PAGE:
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Re: dmraid comments and a warning

On Tue, 2006-02-07 at 00:17 -0700, Dax Kelson wrote:
> On Mon, 2006-02-06 at 21:02 -0500, Peter Jones wrote:
> > On Mon, 2006-02-06 at 13:08 -0700, Dax Kelson wrote:
> > > The standard root=LABEL=/ was used on the kernel command line and what
> > > happened is that it booted up to one side of the mirror. All the updates
> > > and new packages (including a new kernel install which modified the
> > > grub.conf) activity just happened on that one side of the mirror.

Are you sure about this?  Your blkid.tab looks very much like you  used
the default layout on Jan 13...

> > This should be fixed in the current rawhide tree.
> And now it uses root=/dev/mapper/$DEV ?

No, it still uses root=LABEL=/ (assuming no lvm), but the label
searching mechanism early in the boot process is now the same as that
used by mount, umount, swapon, etc.,  and it currently gives
device-mapper devices a higher "priority", which should guarantee that,
assuming it's possible to build the raid, all of those tools will use
the dm device instead of the normal disks.

So your blkid.tab says:

> <device DEVNO="0xfd01" TIME="1139069826" PRI="40"
> <device DEVNO="0xfd05" TIME="1137182541" PRI="40" TYPE="swap">/dev/dm-5</device>
> <device DEVNO="0xfd02" TIME="1137182541" PRI="40" TYPE="ntfs">/dev/dm-2</device>
> <device DEVNO="0xfd04" TIME="1137182541" PRI="40" UUID="faffb8d3-2562-4489-a1f8-a7e0077e1e6c" SEC_TYPE="ext2" TYPE="ext3">/dev/dm-4</device>
> <device DEVNO="0x0801" TIME="1137182541" TYPE="ntfs">/dev/sda1</device>
> <device DEVNO="0x0802" TIME="1139162151" LABEL="/boot" UUID="f49b0225-bdd4-430a-a3b0-f0f7c20daaff" SEC_TYPE="ext2" TYPE="ext3">/dev/sda2</device>
> <device DEVNO="0x0811" TIME="1137182541" TYPE="ntfs">/dev/sdb1</device>
> <device DEVNO="0x0812" TIME="1137182541" LABEL="/boot" UUID="f49b0225-bdd4-430a-a3b0-f0f7c20daaff" SEC_TYPE="ext2" TYPE="ext3">/dev/sdb2</device>
> <device DEVNO="0x0813" TIME="1137182541" TYPE="swap">/dev/sdb3</device>
> <device DEVNO="0xfd03" TIME="1137182541" TYPE="swap">/dev/dm-3</device>
> <device DEVNO="0xfd01" TIME="1139162137" TYPE="swap">/dev/VolGroup00/LogVol01</device>

OK, archeology time.  On Jan 13, 2006 at about 8pm GMT you installed
with the disk layout something like:

/dev/sda  /dev/sdb  -> dm-1 (which would not have gotten an entry
                            in blkid.tab)
/dev/sda1 /dev/sdb1 -> dm-2 ntfs (PRI=40, wheras sda1 and sdb1 have
/dev/sda2 + /dev/sdb2 -> VolGroup00 (no device node, thus no entry)
VolGroup00 ->
  dm-3 (LogVol01) -> swap
  dm-4 (LogVol00) -> /

(dm-3 vs dm-4 reflects the order they were activated, not necessarily
the order on disk)

*something happened here, no idea what*

Sometime around Feb 4, 2006, at 4pm GMT you rebooted, and the raid
didn't get started.  This looks like one of your disks wasn't connected
at all, and the other was doing weird things.  LVM brought up LogVol01,
but if both disks were there it would have been complaining about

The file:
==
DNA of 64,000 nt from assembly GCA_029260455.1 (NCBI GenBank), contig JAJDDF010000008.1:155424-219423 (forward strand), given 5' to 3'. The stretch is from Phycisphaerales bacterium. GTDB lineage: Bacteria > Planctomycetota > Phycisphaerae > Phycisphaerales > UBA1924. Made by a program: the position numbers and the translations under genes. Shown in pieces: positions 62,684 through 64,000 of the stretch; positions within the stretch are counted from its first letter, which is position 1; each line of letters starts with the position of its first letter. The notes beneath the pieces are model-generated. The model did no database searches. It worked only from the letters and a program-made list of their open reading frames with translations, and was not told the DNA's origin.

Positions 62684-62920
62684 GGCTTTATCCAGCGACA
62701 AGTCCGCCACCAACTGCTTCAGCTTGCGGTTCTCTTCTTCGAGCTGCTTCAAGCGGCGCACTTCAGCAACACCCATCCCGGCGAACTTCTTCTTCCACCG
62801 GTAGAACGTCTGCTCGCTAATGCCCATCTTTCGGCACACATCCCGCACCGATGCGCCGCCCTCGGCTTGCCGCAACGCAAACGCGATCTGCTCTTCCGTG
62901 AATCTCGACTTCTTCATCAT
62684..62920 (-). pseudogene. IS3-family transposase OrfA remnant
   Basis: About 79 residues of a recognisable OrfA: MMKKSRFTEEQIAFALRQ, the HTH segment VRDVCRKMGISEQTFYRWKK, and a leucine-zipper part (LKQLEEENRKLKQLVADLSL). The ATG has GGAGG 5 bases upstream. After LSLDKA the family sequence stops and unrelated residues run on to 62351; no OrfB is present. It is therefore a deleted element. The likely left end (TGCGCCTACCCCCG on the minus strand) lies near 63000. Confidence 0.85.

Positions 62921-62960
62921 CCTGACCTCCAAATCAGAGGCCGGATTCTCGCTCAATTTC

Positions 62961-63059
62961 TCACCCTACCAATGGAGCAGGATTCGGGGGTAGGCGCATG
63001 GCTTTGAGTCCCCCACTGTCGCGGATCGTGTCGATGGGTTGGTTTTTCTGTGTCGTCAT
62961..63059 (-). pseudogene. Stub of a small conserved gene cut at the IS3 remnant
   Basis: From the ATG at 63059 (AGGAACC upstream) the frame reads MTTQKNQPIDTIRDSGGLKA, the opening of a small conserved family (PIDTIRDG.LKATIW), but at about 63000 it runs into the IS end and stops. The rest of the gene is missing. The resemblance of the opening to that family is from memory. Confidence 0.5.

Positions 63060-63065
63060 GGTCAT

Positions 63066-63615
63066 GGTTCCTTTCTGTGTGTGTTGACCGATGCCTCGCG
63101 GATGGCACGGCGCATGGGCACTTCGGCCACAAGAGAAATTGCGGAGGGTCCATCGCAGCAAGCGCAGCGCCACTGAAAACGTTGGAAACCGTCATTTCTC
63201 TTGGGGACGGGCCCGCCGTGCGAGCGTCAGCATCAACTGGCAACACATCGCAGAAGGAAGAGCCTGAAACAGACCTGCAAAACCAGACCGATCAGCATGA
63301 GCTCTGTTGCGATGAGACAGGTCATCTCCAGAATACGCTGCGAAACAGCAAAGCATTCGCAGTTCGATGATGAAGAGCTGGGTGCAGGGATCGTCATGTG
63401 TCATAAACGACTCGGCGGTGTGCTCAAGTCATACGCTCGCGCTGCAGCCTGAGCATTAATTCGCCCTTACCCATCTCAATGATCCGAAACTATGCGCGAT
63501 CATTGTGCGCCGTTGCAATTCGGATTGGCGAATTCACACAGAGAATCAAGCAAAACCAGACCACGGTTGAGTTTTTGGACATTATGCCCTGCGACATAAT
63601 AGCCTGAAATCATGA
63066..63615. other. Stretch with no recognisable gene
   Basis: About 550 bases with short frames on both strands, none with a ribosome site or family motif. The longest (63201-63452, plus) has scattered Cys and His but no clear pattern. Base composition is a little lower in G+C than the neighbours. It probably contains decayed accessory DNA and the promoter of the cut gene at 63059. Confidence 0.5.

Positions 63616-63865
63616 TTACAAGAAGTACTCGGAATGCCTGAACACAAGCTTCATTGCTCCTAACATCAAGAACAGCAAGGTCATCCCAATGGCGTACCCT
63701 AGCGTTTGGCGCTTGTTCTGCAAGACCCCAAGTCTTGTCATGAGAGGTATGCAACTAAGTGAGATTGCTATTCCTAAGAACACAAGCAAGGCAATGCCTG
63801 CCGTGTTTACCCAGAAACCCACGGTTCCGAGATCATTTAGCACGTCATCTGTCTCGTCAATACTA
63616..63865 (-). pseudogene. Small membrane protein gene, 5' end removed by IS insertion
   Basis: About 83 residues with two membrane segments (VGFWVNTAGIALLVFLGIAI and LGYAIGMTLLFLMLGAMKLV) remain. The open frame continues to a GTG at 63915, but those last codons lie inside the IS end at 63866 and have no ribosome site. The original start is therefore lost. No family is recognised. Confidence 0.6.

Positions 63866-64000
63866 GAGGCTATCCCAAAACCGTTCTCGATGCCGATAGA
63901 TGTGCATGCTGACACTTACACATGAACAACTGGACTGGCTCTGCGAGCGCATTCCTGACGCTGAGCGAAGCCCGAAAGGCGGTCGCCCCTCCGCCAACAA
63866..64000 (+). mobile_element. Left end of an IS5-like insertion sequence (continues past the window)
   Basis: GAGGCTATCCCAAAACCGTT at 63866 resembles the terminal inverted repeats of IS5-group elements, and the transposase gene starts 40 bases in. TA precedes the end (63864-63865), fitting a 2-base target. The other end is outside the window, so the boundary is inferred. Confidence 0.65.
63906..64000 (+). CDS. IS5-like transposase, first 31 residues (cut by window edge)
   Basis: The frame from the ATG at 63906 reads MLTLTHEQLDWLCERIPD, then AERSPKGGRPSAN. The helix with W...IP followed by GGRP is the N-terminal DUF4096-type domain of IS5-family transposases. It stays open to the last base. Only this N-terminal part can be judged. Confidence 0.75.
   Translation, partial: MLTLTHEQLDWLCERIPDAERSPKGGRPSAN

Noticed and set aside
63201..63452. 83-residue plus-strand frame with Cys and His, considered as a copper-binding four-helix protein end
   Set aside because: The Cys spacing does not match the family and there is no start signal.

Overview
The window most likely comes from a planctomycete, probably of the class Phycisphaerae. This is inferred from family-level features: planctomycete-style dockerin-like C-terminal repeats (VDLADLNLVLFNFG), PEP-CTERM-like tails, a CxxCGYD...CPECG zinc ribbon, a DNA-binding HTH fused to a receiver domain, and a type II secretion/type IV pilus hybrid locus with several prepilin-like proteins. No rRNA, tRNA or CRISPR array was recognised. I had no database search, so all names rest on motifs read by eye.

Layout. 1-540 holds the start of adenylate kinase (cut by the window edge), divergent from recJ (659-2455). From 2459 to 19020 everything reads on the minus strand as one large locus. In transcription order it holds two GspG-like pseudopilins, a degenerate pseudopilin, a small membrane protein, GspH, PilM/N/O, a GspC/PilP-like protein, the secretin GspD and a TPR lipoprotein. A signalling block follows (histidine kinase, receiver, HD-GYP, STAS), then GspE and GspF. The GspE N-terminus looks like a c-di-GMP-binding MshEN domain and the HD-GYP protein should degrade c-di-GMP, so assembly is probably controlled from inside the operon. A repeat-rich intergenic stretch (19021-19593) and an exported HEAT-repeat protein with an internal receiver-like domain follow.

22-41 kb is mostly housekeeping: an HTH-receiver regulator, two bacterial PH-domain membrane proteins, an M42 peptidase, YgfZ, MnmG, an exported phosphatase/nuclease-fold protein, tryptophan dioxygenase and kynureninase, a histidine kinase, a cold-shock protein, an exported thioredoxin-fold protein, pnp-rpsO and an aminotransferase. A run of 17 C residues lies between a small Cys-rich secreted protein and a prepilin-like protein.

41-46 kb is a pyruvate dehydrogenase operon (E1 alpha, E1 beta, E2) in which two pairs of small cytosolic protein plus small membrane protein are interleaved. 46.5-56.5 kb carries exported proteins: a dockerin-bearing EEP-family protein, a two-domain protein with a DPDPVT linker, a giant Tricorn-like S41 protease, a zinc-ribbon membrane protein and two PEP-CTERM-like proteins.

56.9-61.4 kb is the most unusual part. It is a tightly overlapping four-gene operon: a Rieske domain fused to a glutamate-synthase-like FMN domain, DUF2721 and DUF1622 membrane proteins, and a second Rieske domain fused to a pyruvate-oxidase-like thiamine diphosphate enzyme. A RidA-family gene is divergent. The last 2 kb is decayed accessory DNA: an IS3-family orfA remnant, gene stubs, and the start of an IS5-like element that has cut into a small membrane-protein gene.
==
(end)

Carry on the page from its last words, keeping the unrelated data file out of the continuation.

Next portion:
inconsistent VG metadata for VolumeGroup00.  For whatever reason,
LogVol00 _didn't_ come back up.  /boot may or may not have been mounted,
we can't say.

25 hours later you walked back into the room and power cycled the box.
Then about 26 hours later you rebooted again.  This time for some reason
the /boot record on /dev/sda2 was modified.  This may indicate that sda2
was missing the previous time we booted far enough to get / mounted rw.
Once again VolGroup00/LogVol01 was activated correctly, but / was not.

The last 2 lines have no PRI= section, that's weird, and might mean my
leaf-node test in libblkid is broken.  That shouldn't cause the other
failures we've seen, though.

>From what you say below I'm assuming something went wrong making your
initrd on the 4th.

> GRUB always sees the "activated" RAID because of the BIOS RAID driver.
> When it reads the "grub.conf" it is interleaving pieces of the two (now
> different) grub.conf files and the result most likely has bogus syntax
> and content.

Well, yes and no.  It sees a disk as 0x80, and when it does int 13h, the
bios decides which disk it's going to send that to.  How it decides is
anybody's guess; I'm sure it varies wildly between bioses.

> Jan 14th 2006 rawhide for event one, and jan 14th 2006 initial install
> with yum updates every couple days for event two.

Looks like the 13th, but either should be sufficient.

> > > On bootup I noticed an error flash by something to the effect of "LVM
> > > ignoring duplicate PV".

This is the inconsistent metadata error I mentioned above, FWIW.

> I booted to the rescue environment with a Jan 14th boot.iso and NFS
> tree. The rescue environment properly activated the dmraid and
> "pvdisplay" showed "/dev/mapper/nvidia-foo"
> I looked inside the two initrd files I had:
> 2.6.15-1.1884 = dm commands inside "init"

OK, so that should work assuming you didn't move the disks around, etc.
(I'm working on making moving the disks around ok, but it's a bit
complicated so it might take a while)